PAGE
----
I know. I know. I’m not saying Justin Bieber’s music isn’t vapid and opportunistic. Because it is. But you have to understand whoever loves him and accept his place in society. He’s no different from the Osmonds, the New Kids on the Block, the Backstreet Boys, One Direction and any other mass produced artists conceptualized in a marketing office. No, you can’t compare him to Kurt Cobain even if he likes to do so himself, because there were equivalents for him at that time. Bieber is a gateway to better, more meaningful music for most people. A gateway you once passed yourself.
Last but not least, you can’t judge something people your age are liable for doing anyway. It might be something “the kids are doing” but if you find out a co-worker is following the same trends, don’t be that old and disconnected person who’s afraid of what she doesn’t know.
Fashion is a form of self-expression and younger people, whether young of heart or body, are most susceptible to embracing it because their identity are in a state of flux. Of course, if you’re a 60 years old emo kid, I’m going to question your emotional stability. But if you’re 60 years old and decide to get purple emo bangs because you think it looks good on you, well, much power to you. If you judge somebody else’s fashion choices because they’re different from those you embrace now and/or have embraced in your youth, you’re old.
Things you might hate, but not because you’re old
Of course, you’re entitled to rile against some stuff too. But once again, there are clear rules to what they might be:
If you’re not jealous of teenagers who are experiencing youth with this item/artist/phenomenon because you think it would’ve not improved yours one bit, you’re allow to hate it. Not all change is good change.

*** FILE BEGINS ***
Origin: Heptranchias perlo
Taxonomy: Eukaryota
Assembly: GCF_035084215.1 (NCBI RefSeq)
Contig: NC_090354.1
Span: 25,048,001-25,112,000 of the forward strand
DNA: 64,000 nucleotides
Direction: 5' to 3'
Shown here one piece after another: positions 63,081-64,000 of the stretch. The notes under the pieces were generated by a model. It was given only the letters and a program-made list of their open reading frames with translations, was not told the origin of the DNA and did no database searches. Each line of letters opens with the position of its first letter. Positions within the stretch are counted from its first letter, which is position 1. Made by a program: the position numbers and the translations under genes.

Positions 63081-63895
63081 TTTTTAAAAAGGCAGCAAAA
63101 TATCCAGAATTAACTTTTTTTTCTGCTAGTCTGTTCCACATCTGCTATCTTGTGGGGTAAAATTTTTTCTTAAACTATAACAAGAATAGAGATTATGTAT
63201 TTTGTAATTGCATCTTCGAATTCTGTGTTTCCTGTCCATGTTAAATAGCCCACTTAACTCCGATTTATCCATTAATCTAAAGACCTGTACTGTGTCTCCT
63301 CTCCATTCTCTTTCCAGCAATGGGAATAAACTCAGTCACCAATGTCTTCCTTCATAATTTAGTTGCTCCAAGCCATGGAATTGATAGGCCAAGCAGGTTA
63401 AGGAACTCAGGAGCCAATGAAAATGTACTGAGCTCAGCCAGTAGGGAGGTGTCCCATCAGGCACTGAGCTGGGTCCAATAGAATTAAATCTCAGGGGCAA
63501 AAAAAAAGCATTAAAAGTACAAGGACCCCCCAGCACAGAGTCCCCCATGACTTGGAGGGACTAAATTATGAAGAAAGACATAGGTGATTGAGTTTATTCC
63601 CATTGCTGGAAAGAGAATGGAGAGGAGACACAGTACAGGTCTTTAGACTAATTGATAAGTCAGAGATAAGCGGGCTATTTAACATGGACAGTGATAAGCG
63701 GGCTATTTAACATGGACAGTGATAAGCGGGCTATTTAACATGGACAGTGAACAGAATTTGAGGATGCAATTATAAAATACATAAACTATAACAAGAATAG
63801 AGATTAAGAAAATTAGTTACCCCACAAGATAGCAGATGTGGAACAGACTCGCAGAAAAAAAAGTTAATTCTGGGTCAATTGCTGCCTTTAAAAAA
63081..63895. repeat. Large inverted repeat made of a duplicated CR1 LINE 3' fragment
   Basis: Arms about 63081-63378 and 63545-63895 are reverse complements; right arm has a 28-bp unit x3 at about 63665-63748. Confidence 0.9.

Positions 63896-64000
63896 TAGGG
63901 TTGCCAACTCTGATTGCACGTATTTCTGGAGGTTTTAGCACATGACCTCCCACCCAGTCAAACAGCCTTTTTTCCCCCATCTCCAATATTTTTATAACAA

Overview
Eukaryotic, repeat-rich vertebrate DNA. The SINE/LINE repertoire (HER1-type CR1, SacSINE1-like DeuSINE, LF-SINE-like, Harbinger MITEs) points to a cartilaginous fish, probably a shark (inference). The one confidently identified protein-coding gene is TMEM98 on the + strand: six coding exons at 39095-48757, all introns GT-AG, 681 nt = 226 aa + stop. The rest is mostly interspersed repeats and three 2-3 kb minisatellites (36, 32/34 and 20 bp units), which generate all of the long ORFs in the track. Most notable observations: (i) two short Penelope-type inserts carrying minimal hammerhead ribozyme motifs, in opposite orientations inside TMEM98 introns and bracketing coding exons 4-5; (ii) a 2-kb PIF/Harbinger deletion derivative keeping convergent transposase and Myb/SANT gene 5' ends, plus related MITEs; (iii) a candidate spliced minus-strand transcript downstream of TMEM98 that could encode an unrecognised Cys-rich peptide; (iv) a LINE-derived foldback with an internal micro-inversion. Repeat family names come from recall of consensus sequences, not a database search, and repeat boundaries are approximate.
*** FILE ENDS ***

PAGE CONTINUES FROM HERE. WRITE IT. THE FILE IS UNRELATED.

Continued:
Social media didn’t exist in any shape or form before the advent of the internet. Perhaps life was a little lonelier, then but it was certainly less stressful to be a kid. I remember getting drunk at some party when I was like, 18 and puking on schooI property. I got a message from one of my neighbors saying he had photos of it. I told him I didn’t give a fuck because he couldn’t show it to anybody I cared about. Well, that would be different today, wouldn’t it? I would be caught with photos of me projectile-vomiting on Facebook forever with yearly reminders popping in my timeline. So, yeah. I’m not jealous of kids growing up with social media.
You need to also ask yourself: is life objectively better since this variable is in our lives. Has is contributed to the advancement of society and made those who embraced it better and more competitive than those who didn’t? If the answer is negative, you can hate away.
Seriously, is there anything you’re doing on an iPad that you weren’t doing on a computer or even with a television? It is basically a Gameboy version of everything that was on your house 20 years ago. It is the quintessence of technology for the sake of technology and it gave access to social media to people who have profound disconnection with the media. It’s OK to hate iPads, but if you’re getting old, you’re probably enjoying them.